Active tracking with accelerated image processing in hardware

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University of New Brunswick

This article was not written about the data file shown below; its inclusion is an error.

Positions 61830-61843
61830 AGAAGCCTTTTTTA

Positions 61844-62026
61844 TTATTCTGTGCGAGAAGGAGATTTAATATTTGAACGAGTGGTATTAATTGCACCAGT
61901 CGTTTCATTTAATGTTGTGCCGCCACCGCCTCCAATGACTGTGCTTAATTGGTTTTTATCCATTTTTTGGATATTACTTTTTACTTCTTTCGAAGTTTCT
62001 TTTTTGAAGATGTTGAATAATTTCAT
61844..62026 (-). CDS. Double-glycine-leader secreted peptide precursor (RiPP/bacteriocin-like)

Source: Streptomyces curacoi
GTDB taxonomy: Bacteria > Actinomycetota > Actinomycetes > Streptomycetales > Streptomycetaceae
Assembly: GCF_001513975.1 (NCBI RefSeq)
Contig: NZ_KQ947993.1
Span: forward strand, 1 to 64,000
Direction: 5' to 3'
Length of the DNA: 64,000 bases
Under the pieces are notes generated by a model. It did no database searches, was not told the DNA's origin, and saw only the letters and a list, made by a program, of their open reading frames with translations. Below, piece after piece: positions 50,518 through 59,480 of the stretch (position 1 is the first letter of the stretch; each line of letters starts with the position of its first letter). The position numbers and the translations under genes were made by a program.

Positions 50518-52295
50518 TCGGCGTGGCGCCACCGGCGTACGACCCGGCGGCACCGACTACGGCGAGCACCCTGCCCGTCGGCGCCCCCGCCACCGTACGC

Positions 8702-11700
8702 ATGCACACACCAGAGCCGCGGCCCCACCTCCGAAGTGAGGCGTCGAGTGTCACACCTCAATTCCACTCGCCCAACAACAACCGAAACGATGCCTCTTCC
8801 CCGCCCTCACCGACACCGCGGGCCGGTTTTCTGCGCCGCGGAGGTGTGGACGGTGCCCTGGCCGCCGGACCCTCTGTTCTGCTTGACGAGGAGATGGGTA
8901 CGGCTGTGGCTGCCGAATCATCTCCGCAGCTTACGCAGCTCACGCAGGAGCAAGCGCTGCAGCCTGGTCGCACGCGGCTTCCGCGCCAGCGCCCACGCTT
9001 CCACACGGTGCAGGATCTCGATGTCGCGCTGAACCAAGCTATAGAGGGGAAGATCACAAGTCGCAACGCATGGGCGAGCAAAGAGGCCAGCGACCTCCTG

This thesis work presents the implementation and validation of image processing problems in hardware to estimate the performance and precision gain. It compares the implementation for the addressed problem on a Field Programmable Gate Array (FPGA) with a software implementation for a General Purpose Processor (GPP) architecture. For both solutions the implementation costs for their development is an important aspect in the validation. The analysis of the exibility and extendability that can be achieved by a modular implementation for the FPGA design was another major aspect. One addressed problem of this work is the tracking of the detected BLOBs in continuous image material. This has been implemented for the FPGA platform and the GPP architecture. Both approaches have been compared with respect to performance and precision. This research project is motivated by the MI6 project of the Computer Vision research group, which is located at the Bonn-Rhein-Sieg University of Applied Sciences. The intent of the MI6 project is the tracking of a user in an immersive environment. The proposed solution is to attach a light emitting device to the user for tracking the emitted light dots on the projection surface of the immersive environment. Having the center points of those light dots would allow the estimation of the user's position and orientation. One major issue that makes Computer Vision problems computationally expensive is the high amount of data that has to be processed in real-time. Therefore, one major target for the implementation was to get a processing speed of more than 30 frames per second. This would allow the system to realize feedback to the user in a response time which is faster than the human visual perception. One problem that comes with the idea of using a light emitting device to represent the user, is the precision error. Dependent on the resolution of the tracked projection surface of the immersive environment, a pixel might be several cm2 in size. Having a precision error of only a few pixels, might lead to an offset in the estimated user's position of several cm. In this research work the development and validation of a detection and tracking system for BLOBs on a Cyclone II FPGA from Altera has been implemented. The system supports different input devices for the image acquisition and can perform detection and tracking for five to eight BLOBs. A further extension of the design with other input devices or to support the detection is possible with some constraints, which comes with the available resources on the target platform. Additional modules for compressing the image data based on run-length encoding and sub-pixel precision for the computed BLOB center-points have been designed. For the comparison of the FPGA approach for BLOB tracking a similar implementation in software using a multi-threaded approach has been realized. The system can transmit the detection or tracking results on two available communication interfaces, USB and RS232. The analysis of the hardware solution showed a similar precision for the BLOB detection and tracking as the software approach. One problem is the large increase of the allocated resources when extending the system to process more BLOBs. With one of the target platforms, the DE2-70 board from Altera, the BLOB detection could be extended to process up to thirty BLOBs. The implementation of the tracking approach in hardware required much more effort than the software solution. The design of high level problems in hardware for this case are more expensive than the software implementation. The search and match steps in the tracking approach could be realized more efficiently and reliably in software. The additional pre-processing modules for sub-pixel precision and run-length-encoding helped to increase the system's performance and precision.